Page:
The Analytical Balance

Posted 14th October 2014 by Mark Powell

Most of us who work in laboratories use an analytical balance as part of our daily routine. In fact, it’s such a familiar object that we rarely give it much thought, unless there’s a problem with it. The UK’s Laboratory of the Government Chemist has just released a video into the public domain covering the essentials of analytical balance use. The video was recorded to support training under the Valid Analytical Measurement (VAM) programme in 1999 and provides an authoritative guide on correct use of the balance.

Which balance?

For quantitative analytical work, it is generally acceptable to weigh to a nominal accuracy of 0.1 % or better, which means that you need at least four significant figures on the balance read-out. So, for example, if the required sample mass is 10 g, a balance displaying at least two decimal places (a 2-place balance) would be needed. For a mass of 10 mg (0.01 g), though, you’d need to use a 5-place balance.


One of the most important considerations, especially for 4-place and 5-place balances, is where to put them. They should be located in an area that is free of draughts, vibration, temperature fluctuations, strong magnetic fields (e.g. not close to NMR spectrometers) and electrical interference. Make sure that the surface on which they stand is level and stable, and don’t site balances in an area of the laboratory that is dusty or where volatile corrosive substances are in use.

Keep it Clean

Residues of solid or liquid samples on a balance pan are a common source of weighing error. Mop up liquid spills with a clean tissue and brush spilt powder off the top of the balance with a fine-haired brush. Remember to clean underneath the pan of analytical balances as well.

Choice of Container

Containers used for weighing samples should be clean, dry, at ambient temperature, and designed to make it easy to transfer the sample to the vessel required for the next stage of analysis (e.g. a volumetric flask). Don’t use a container that is larger than necessary for the size of sample. For example, if you need to make 1 g of sample up to 500 mL, weigh the sample into a smaller vessel and then transfer it to the flask. Don’t weigh directly into the volumetric flask. For volatile liquids or hygroscopic solids, use a stoppered container to minimise changes in sample mass. Use gloves when weighing mg quantities of sample to prevent oils from your fingers adding to the weight of the container.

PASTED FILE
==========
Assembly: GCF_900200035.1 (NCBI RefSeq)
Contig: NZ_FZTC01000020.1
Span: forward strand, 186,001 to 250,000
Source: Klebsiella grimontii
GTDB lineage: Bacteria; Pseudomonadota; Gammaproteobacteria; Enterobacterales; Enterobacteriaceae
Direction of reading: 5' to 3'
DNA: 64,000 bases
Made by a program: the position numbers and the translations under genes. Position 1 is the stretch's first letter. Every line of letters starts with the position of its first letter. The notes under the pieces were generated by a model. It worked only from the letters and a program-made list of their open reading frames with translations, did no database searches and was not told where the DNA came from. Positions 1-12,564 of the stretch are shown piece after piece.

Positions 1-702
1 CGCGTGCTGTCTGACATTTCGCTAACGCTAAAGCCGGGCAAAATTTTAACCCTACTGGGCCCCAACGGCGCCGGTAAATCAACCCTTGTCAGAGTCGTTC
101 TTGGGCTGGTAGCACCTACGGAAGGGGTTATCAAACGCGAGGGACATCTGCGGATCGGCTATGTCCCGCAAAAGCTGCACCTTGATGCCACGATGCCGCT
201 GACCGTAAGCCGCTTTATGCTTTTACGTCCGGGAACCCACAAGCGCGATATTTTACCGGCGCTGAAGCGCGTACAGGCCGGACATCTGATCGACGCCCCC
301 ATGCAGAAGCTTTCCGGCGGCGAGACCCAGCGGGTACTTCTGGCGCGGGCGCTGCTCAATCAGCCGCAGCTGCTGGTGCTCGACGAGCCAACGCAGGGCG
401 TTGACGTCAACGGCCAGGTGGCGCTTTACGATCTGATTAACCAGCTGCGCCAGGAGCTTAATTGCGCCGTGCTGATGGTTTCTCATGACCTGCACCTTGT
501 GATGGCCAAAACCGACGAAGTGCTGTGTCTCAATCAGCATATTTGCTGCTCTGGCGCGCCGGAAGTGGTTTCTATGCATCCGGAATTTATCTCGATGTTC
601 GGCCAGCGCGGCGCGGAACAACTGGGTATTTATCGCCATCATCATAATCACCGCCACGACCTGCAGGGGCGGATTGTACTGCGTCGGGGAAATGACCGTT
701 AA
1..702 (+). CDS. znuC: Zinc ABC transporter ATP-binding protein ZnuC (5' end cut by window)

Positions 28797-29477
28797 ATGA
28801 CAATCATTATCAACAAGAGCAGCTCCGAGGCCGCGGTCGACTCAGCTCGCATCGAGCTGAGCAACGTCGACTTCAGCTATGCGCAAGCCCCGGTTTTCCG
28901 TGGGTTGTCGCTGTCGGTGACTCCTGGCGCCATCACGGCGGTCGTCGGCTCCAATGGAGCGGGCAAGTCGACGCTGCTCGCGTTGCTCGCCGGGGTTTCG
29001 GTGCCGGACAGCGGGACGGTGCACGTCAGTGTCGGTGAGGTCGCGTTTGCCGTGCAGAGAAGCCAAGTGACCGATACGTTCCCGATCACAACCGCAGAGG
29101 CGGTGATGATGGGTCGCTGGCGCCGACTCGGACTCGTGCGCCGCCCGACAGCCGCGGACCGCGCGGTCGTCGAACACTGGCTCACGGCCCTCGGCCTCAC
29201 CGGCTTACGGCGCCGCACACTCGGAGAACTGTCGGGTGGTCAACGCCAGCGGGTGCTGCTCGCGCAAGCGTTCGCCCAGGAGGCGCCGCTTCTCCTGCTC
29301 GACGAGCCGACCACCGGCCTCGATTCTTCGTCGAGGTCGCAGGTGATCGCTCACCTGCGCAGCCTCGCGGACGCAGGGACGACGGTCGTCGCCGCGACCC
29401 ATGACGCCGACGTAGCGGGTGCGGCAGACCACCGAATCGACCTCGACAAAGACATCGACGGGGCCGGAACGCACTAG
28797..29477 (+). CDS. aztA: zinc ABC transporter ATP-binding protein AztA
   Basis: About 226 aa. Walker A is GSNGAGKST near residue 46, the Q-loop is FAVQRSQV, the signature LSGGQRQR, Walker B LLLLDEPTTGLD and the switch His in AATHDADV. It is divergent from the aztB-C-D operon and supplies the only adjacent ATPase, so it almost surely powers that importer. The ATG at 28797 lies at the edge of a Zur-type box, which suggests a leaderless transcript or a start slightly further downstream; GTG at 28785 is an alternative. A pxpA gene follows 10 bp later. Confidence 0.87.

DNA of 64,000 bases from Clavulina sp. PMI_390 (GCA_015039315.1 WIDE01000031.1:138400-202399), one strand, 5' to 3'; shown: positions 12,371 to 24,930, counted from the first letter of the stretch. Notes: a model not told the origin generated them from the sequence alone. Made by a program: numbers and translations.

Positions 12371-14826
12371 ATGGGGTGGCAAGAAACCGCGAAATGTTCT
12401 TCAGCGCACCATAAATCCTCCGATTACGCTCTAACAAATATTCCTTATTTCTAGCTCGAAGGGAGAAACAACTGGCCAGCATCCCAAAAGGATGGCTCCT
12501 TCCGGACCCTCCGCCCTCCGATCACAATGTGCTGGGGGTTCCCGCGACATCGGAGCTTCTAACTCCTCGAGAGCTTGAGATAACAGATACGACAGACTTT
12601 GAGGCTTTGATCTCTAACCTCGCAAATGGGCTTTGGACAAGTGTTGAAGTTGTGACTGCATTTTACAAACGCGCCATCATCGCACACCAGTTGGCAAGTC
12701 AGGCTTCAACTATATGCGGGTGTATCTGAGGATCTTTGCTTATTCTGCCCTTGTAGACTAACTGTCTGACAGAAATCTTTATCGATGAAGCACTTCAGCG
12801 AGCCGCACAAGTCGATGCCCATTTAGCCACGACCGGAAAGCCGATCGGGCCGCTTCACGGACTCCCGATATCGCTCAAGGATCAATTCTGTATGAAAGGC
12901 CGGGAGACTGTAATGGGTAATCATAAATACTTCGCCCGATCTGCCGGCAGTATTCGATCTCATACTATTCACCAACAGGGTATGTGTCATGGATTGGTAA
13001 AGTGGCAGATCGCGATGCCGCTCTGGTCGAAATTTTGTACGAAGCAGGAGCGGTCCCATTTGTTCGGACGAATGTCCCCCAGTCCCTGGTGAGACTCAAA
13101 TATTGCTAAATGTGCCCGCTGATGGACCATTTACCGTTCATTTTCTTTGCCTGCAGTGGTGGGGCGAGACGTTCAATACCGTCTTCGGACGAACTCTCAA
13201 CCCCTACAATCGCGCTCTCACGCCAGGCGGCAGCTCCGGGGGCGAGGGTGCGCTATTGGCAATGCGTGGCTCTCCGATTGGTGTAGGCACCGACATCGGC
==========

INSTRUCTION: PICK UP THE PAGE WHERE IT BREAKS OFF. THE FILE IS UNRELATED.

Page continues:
Choice of Spatula

SpatulasIt sounds obvious; use a small spatula for weighing small amounts, and a large spatula for large amounts. For accurate weighing of very small amounts, it’s impossible to exercise fine control using a large spatula, but the right tool (a microspatula, shown on the left of the photograph) may not be available in your laboratory. If you don’t have one, you can save yourself a lot of time and frustration by buying a pack; they’re not expensive!


One of the commonest problems when using a balance, particularly the more sensitive types, is an unstable reading. Drift can be caused by an open balance door, a container or sample that is hotter or cooler than the balance, loss or gain of moisture/solvent from the sample, a balance that isn’t levelled, the build-up of static charge (see below) or vibrations from adjacent equipment.


Weighing errors can occur when samples become electrostatically charged. This problem is particularly noticeable for micronized drugs and other fine powders of non-conducting materials, and will become more pronounced under conditions of low humidity. The attractive or repulsive forces between the sample and balance components caused by the build-up of static charge result in a drift in the balance reading. Some analytical balances are equipped with an accessory that ionizes the air inside the balance compartment to dissipate the charge on the sample.